End of Maze Hunger Strikes
At 3.15 in the afternoon of October 3 1981 the seven-month hunger strike campaign in the Maze Prison was ended. After the death of Bobby Sands on May 5, 66 days into his strike, another nine men died. During the strike more than 60 people died in escalating violence and attacks outside the prison.
The strike had been over demands by IRA and other Republican inmates to be treated like prisoners of war: to wear their own clothes; to be excused prison work; to have free association with their fellow Republican prisoners; to one parcel, one visit, one letter per week; and the right for remission lost because of their protest to be restored. Margaret Thatcher ’s Conservative government was equally determined to refuse these demands, Thatcher encapsulating her hard-line views in the sound-bite: “Crime is crime is crime. It is not political.”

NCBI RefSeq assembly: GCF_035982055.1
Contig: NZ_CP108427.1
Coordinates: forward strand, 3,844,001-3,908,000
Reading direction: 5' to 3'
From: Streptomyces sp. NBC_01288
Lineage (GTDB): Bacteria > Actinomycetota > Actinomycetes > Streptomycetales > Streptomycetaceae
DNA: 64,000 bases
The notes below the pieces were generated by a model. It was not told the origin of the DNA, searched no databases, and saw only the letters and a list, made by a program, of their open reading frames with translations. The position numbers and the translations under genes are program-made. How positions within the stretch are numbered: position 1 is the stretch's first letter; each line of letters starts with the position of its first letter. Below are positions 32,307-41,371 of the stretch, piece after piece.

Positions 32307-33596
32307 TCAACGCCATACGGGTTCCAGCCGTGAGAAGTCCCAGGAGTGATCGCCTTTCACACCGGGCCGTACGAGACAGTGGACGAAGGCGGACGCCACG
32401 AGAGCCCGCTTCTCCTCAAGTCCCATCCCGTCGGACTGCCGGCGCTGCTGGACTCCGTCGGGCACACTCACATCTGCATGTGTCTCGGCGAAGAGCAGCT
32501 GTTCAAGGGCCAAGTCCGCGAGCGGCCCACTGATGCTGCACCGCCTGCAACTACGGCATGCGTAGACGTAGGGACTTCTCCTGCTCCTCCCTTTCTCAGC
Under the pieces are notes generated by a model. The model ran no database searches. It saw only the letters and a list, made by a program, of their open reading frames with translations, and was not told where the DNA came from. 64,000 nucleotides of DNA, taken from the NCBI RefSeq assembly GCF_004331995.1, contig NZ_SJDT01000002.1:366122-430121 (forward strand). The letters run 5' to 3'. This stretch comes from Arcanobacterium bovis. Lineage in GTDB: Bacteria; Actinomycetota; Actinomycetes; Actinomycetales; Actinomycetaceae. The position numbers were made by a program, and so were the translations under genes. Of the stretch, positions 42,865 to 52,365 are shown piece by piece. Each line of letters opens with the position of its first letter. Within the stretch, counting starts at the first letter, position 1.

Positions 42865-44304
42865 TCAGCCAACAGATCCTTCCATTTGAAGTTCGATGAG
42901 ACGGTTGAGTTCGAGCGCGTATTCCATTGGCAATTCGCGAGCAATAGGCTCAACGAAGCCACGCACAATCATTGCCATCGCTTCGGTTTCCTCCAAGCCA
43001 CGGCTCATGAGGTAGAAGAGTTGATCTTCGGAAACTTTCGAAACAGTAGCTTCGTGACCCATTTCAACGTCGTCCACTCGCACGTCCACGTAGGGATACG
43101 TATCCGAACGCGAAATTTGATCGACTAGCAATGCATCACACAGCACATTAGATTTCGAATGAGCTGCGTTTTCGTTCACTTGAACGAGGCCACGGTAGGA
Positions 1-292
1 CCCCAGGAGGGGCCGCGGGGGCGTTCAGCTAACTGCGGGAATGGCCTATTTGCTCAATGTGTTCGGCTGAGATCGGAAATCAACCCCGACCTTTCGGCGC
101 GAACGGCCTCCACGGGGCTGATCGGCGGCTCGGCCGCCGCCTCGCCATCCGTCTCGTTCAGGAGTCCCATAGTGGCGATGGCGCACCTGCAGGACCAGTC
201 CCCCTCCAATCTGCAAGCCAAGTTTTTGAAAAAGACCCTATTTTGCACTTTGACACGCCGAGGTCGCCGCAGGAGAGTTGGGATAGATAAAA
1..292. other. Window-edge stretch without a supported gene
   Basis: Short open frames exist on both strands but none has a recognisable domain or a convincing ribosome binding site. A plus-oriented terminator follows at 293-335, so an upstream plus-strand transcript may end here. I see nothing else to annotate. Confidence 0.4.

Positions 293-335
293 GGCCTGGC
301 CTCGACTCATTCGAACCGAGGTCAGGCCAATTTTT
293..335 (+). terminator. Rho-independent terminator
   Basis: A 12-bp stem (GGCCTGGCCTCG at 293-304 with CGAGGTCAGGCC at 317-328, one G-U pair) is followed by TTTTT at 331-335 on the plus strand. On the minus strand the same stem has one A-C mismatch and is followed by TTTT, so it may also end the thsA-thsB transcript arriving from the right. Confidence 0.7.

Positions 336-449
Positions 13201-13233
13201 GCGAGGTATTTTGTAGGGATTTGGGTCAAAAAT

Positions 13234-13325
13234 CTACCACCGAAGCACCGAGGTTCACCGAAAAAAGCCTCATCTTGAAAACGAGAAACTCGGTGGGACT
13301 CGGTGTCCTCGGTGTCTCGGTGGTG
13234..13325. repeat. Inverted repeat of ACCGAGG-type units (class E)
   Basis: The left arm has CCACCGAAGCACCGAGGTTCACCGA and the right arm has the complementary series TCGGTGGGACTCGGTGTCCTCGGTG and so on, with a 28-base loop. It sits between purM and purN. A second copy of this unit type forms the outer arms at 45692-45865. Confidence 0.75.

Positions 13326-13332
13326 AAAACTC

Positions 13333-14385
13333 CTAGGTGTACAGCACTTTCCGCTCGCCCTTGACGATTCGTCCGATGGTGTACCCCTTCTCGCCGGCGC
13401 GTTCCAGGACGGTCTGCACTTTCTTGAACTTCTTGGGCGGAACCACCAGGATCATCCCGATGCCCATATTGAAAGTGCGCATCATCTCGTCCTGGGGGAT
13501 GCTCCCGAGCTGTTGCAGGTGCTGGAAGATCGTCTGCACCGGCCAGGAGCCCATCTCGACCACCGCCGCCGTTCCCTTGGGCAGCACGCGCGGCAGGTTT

The legacy of the hunger strikes was, however, political. Remarkably a solution was found three days after they ceased: the prisoners in the end achieved all their demands bar that on work, and subsequent action meant de facto that was granted too. Bobby Sands had been elected MP in a by-election during his strike; the power of democracy was driven home to the Republican side, though the bullet was still as much part of the strategy as the ballot. Popular support for the Republican cause, so often derided as marginal and extremist, was proven during the campaign: 100,000 attended the funeral of Sands; other elections national and local were won in Northern Ireland and the Republic; and the campaign publicised the situation in Northern Ireland worldwide.
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